CONCLUSION

Vitamin D insufficiency is associated with a greater likelihood of and more severe cognitive impairment in Asian populations.

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  • Authors+Show Affiliations

    ,

    Division of Geriatric Medicine, Department of Neuroscience, Angers University Hospital, University Memory Clinic of Angers, UNAM, University of Angers, Angers, France. Department of Medical Biophysics, Schulich School of Medicine and Dentistry, Robarts Research Institute, The University of Western Ontario, London, ON, Canada.

    ,

    Singapore Eye Research Institute, Singapore. Singapore National Eye Centre, Singapore. Neuroscience and Behavioural Disorders, Duke-NUS, Singapore. Division of Ophthalmology, Department of Neuroscience, Angers University Hospital, Angers, France.

    ,

    Departments of Medicine and Ophthalmology, Duke University Medical School, Durham, NC, USA. Duke Aging Center, Duke University, Durham, NC, USA. Durham VA Medical Center, Geriatrics Research Education and Clinical Center, Durham, NC, USA.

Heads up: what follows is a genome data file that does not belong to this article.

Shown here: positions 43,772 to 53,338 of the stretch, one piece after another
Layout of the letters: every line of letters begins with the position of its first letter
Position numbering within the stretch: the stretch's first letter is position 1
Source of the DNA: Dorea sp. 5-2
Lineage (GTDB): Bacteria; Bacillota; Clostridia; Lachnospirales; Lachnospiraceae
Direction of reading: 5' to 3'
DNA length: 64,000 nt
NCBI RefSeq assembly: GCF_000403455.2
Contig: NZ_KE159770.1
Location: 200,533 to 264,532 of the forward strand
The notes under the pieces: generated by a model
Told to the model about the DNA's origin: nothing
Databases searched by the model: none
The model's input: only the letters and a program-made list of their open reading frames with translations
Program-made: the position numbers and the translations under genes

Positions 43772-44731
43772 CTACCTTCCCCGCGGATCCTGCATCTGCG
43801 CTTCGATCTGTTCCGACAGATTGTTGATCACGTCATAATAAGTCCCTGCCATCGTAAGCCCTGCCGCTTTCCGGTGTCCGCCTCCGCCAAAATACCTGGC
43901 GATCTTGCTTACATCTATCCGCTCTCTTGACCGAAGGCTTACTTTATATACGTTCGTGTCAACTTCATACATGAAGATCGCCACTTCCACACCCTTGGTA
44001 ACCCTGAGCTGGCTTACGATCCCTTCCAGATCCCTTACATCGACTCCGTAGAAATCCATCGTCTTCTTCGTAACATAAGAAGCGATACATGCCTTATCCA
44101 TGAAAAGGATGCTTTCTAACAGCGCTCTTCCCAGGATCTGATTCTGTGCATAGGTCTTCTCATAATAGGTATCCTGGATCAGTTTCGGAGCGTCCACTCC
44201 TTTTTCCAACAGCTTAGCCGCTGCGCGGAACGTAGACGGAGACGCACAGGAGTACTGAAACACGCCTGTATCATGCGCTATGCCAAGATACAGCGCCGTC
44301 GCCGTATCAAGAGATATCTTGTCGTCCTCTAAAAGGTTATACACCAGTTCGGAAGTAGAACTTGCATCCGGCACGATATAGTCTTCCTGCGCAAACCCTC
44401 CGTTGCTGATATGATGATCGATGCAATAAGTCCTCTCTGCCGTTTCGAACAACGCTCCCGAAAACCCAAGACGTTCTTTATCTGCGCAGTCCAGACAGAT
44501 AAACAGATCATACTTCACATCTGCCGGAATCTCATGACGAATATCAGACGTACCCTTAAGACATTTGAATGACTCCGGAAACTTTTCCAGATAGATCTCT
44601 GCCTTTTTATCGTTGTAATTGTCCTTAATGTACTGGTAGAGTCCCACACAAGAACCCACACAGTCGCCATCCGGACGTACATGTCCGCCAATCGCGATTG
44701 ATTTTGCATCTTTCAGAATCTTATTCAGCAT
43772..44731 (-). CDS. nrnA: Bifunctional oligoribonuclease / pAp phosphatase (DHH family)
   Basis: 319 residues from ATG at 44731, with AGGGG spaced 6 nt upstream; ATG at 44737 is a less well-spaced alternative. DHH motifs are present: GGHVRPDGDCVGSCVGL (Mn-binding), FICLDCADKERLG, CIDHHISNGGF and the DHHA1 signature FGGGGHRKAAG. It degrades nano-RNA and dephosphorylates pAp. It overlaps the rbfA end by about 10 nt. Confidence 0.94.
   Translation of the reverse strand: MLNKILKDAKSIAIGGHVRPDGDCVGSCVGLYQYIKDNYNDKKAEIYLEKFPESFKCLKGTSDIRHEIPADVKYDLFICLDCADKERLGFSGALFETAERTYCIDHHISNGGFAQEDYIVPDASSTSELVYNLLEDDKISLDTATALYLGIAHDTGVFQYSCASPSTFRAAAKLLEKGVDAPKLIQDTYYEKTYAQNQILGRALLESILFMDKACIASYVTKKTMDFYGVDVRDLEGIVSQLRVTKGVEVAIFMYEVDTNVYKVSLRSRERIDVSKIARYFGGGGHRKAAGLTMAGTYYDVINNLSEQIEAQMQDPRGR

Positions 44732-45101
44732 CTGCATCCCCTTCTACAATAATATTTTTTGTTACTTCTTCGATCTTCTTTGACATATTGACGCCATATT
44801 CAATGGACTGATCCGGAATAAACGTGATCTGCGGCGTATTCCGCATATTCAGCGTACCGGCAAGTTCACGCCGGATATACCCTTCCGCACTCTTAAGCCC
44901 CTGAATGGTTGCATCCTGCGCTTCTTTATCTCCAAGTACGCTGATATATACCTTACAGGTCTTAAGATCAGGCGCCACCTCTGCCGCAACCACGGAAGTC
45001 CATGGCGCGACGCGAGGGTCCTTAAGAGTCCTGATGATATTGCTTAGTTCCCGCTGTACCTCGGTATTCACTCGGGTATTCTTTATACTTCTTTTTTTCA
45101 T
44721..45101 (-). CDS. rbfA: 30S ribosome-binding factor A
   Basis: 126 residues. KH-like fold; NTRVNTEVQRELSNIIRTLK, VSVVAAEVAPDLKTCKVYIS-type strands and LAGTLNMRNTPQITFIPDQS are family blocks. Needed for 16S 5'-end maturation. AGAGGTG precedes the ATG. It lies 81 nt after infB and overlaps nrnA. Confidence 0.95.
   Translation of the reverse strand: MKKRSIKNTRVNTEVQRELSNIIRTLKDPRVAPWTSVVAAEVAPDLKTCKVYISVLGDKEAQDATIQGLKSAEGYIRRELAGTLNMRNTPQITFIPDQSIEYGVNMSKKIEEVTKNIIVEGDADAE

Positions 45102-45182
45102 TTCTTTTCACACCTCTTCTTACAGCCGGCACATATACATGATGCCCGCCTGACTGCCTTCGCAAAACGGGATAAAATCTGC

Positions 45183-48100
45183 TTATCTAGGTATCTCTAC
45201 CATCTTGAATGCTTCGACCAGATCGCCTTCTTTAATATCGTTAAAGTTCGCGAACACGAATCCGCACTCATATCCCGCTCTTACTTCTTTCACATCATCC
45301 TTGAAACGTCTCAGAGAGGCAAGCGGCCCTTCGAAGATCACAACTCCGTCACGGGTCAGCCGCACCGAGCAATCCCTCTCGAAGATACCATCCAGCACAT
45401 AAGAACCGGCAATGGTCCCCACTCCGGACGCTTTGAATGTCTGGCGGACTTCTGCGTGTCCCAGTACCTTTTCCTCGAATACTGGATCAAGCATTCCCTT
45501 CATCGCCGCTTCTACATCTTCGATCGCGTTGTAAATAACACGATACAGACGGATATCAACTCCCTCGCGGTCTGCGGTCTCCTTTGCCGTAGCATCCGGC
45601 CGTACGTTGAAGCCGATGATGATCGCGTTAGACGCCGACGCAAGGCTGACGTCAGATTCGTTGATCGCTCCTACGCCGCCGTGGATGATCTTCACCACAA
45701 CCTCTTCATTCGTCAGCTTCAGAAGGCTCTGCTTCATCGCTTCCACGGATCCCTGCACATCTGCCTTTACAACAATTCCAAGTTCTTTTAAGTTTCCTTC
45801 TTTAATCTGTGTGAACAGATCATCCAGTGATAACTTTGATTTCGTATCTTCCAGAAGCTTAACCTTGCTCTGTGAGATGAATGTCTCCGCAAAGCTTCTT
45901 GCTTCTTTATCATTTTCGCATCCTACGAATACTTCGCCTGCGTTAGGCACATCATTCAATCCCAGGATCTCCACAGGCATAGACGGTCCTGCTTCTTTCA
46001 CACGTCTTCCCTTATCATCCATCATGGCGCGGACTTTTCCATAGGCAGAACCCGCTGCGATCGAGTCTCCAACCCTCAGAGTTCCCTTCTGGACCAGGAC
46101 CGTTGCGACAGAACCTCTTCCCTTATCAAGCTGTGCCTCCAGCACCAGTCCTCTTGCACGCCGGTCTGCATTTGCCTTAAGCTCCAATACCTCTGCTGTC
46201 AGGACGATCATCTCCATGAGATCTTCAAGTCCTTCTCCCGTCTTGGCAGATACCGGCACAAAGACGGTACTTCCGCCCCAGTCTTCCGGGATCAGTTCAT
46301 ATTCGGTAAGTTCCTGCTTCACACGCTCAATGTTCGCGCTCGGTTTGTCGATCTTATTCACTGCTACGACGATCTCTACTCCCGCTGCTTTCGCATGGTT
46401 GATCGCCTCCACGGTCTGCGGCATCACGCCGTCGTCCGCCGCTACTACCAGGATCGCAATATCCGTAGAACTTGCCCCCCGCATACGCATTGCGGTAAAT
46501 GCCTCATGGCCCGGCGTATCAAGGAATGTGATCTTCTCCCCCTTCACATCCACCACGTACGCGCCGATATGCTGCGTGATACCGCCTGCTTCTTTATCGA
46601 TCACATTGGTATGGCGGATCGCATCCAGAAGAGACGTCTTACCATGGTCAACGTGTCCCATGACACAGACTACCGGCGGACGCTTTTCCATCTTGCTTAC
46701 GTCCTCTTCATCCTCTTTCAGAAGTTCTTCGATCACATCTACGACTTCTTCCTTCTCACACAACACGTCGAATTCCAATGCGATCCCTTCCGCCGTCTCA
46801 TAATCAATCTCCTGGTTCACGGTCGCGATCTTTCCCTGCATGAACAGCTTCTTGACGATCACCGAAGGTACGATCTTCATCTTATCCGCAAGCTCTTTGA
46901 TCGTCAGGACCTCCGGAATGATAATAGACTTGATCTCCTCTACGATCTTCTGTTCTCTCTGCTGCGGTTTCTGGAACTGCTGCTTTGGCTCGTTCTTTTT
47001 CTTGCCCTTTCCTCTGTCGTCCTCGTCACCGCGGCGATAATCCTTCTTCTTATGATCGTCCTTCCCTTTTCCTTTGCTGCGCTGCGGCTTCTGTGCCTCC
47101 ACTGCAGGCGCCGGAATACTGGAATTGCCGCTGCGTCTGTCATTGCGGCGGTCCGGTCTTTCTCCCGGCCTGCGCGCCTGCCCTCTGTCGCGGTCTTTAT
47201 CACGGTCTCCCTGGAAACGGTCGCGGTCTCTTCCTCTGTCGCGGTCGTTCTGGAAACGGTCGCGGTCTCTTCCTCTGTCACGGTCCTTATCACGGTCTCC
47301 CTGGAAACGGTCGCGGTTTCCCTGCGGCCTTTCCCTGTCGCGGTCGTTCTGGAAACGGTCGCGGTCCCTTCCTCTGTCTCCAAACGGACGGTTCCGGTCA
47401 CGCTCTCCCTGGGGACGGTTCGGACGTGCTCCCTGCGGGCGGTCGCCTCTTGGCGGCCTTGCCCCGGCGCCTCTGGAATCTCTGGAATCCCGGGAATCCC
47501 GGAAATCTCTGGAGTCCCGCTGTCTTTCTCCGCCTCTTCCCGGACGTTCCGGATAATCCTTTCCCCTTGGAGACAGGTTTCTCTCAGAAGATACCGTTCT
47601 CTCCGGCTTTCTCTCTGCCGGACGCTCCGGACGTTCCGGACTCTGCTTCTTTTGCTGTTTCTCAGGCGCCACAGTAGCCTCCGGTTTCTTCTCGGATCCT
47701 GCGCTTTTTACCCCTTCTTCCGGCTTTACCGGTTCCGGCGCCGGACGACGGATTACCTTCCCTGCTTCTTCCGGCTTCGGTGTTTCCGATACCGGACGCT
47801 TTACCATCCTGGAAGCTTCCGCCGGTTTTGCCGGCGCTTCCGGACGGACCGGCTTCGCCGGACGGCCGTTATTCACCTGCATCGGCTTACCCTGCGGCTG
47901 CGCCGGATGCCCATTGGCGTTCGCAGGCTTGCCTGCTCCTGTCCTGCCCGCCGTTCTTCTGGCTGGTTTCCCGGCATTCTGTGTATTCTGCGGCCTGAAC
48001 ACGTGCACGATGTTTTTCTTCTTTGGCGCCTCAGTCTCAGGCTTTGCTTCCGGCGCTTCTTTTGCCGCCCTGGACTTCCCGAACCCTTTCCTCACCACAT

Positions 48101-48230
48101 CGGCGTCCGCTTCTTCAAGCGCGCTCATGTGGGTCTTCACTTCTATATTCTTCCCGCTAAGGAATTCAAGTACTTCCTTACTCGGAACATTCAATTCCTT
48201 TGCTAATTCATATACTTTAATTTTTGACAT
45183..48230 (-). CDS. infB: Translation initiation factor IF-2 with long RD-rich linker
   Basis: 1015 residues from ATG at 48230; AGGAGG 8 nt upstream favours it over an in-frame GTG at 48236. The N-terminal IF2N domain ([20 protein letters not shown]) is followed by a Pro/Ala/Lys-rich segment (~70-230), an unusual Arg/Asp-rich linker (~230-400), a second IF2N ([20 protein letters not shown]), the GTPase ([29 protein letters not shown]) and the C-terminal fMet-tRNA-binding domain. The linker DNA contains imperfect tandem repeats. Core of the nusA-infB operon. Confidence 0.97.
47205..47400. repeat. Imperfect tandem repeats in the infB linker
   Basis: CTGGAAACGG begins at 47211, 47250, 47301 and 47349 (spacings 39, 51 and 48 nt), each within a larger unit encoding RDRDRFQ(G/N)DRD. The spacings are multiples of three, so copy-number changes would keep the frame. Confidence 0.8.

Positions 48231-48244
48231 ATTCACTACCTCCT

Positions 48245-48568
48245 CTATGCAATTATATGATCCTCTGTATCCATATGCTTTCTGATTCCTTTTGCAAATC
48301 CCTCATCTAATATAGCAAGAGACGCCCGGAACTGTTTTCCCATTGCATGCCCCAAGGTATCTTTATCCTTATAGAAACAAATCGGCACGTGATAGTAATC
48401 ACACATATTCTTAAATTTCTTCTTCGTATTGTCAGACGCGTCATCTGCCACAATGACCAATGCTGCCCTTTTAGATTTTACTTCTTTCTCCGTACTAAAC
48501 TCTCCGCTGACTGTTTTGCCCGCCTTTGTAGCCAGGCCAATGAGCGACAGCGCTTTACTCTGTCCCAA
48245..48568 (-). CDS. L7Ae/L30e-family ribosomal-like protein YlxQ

,

    Singapore Eye Research Institute, Singapore. Singapore National Eye Centre, Singapore. Ophthalmology and Visual Sciences Academic Clinical Program, Medical School, Duke-NUS, Singapore. Department of Ophthalmology, National University of Singapore, Singapore.

    ,

    Singapore Eye Research Institute, Singapore. Singapore National Eye Centre, Singapore. Ophthalmology and Visual Sciences Academic Clinical Program, Medical School, Duke-NUS, Singapore. Department of Ophthalmology, National University of Singapore, Singapore.

    ,

    Singapore Eye Research Institute, Singapore. Memory Aging & Cognition Centre, National University Health System, Singapore.

    ,

    Singapore Eye Research Institute, Singapore. Singapore National Eye Centre, Singapore. Ophthalmology and Visual Sciences Academic Clinical Program, Medical School, Duke-NUS, Singapore. Department of Ophthalmology, National University of Singapore, Singapore.

    Singapore Eye Research Institute, Singapore. Ophthalmology and Visual Sciences Academic Clinical Program, Medical School, Duke-NUS, Singapore. Department of Ophthalmology, National University of Singapore, Singapore.